The Historical Society of Pa. to Exhibit "Forging Freedom"
The Historical Society of Pennsylvania to Exhibit
“Forging Freedom: The Influence of the Pennsylvania Abolition Society on Civil Rights and Humanitarian Movements”
PHILADELPHIA, March 21, 2001—An exhibit, “Forging Freedom: The Influence of the Pennsylvania Abolition Society on Civil Rights and Humanitarian Movements,” will be presented by The Historical Society of Pennsylvania at 1300 Locust St., Philadelphia, from April 25 through Aug. 31, 2001. Admission to the exhibit only will be $1. Children under 14 must be accompanied by an adult.
Admission hours will be Tuesday, Thursday and Friday, 9:30 a.m.-4:00 p.m. (closing time 4:45 p.m.); Wednesday 1:00 p.m.-8:00 p.m. (closing time 8:45 p.m.); Saturday 10:00 a.m.-4:00 p.m. (closing time 4:45 p.m.). For more information visit the Society’s web site at www.hsp.org or call (215)732-6200 ext. 246.
Background of the exhibit:
In 1775, while the American colonies struggled for political independence, their inhabitants were questioning the definitions of individual and civil rights. The Society for the Relief of Free Negroes Unlawfully Held in Bondage was founded in that year, and later became known as the Pennsylvania Abolition Society. It is the occasion of the 225th Anniversary of that society that inspires this exhibit. Guided by the sentiments expressed in the 1775 Preamble to the first Constitution of the Pennsylvania Abolition Society, this exhibit will highlight items from The Historical Society of Pennsylvania’s collections representing organizations devoted to the achievement of civil and humanitarian rights.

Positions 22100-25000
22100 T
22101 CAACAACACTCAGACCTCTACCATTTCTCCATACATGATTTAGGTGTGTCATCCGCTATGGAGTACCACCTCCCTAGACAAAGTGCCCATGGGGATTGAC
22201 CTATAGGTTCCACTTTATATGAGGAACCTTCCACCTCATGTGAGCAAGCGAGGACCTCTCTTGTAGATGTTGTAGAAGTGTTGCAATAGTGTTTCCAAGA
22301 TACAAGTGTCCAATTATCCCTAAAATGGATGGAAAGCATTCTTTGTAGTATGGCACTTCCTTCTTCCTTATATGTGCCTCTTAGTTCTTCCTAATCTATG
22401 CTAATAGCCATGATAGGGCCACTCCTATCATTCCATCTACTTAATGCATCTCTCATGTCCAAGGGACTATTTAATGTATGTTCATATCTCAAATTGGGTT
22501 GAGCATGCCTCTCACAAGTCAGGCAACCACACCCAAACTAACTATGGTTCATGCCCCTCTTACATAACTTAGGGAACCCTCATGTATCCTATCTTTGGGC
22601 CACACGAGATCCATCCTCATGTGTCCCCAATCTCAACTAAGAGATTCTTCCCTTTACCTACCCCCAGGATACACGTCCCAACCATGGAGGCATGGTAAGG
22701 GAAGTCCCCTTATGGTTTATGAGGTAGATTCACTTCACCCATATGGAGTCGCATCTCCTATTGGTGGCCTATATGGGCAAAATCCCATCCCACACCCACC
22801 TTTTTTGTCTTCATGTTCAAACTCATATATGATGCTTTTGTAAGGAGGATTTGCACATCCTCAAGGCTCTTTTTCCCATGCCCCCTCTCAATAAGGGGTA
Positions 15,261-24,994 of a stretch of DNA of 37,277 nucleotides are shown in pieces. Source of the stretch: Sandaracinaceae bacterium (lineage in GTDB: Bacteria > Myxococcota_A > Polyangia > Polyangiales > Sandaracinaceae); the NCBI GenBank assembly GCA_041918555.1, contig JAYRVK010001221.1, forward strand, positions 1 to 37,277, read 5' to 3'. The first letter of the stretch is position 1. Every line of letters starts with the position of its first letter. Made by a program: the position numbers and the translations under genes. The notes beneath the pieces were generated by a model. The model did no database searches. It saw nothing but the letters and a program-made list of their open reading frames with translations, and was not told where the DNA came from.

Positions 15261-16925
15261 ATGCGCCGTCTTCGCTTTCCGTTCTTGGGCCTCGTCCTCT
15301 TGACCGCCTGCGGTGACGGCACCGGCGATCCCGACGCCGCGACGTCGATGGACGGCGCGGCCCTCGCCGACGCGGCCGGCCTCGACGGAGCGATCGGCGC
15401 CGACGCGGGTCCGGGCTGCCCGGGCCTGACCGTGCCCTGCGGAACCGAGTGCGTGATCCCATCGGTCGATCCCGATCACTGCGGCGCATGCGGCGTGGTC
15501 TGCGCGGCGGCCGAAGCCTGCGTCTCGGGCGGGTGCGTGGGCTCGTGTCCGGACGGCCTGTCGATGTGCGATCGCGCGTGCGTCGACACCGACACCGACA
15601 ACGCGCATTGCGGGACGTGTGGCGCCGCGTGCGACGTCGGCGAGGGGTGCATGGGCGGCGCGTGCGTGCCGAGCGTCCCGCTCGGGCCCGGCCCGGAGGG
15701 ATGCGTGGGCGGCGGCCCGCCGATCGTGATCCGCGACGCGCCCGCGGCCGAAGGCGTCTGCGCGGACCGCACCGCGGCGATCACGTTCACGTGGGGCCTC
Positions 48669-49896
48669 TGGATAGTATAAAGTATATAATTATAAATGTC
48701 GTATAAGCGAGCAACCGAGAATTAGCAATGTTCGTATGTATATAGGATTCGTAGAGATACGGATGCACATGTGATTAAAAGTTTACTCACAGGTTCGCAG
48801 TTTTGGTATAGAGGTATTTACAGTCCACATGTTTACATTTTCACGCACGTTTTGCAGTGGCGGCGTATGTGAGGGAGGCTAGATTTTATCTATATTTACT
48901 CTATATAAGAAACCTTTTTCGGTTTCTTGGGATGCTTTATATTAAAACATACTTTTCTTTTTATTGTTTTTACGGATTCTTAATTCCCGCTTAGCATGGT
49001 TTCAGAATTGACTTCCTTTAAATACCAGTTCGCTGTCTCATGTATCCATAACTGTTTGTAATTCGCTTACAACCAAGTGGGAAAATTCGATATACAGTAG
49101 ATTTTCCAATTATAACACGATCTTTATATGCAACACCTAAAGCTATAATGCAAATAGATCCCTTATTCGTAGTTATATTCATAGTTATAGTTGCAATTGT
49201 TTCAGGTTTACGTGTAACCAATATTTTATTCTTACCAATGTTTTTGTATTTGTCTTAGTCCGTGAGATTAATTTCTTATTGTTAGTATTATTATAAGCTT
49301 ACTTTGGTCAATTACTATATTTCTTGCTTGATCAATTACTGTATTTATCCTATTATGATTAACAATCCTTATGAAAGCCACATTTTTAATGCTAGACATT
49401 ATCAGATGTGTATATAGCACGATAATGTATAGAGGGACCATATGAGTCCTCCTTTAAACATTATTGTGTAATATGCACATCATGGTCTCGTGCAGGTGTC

The exhibit showcases some 93 items including photographs, prints, broadsides, maps, manuscripts, pamphlets, books and artifacts covering movements that included women’s suffrage and gay rights.
The papers of the Pennsylvania Abolition Society are housed at the Historical Society.
Founded in 1824 in Philadelphia, The Historical Society of Pennsylvania is one of the oldest historical societies in the United States and holds historical materials of national importance. It is one of the largest family history libraries in the nation, has excellent printed collections on local and regional history, and offers a manuscript collection renowned for its 17th-, 18th-, and 19th-century holdings.
Dick Rominiecki, Public Information Officer
The Historical Society of Pennsylvania
1300 Locust St.
Philadelphia, PA 19107
Phone (215) 732-6200 Ext. 246
Fax (215) 732-2680 Email: email@example.com Visit the website at http://www.hsp.org
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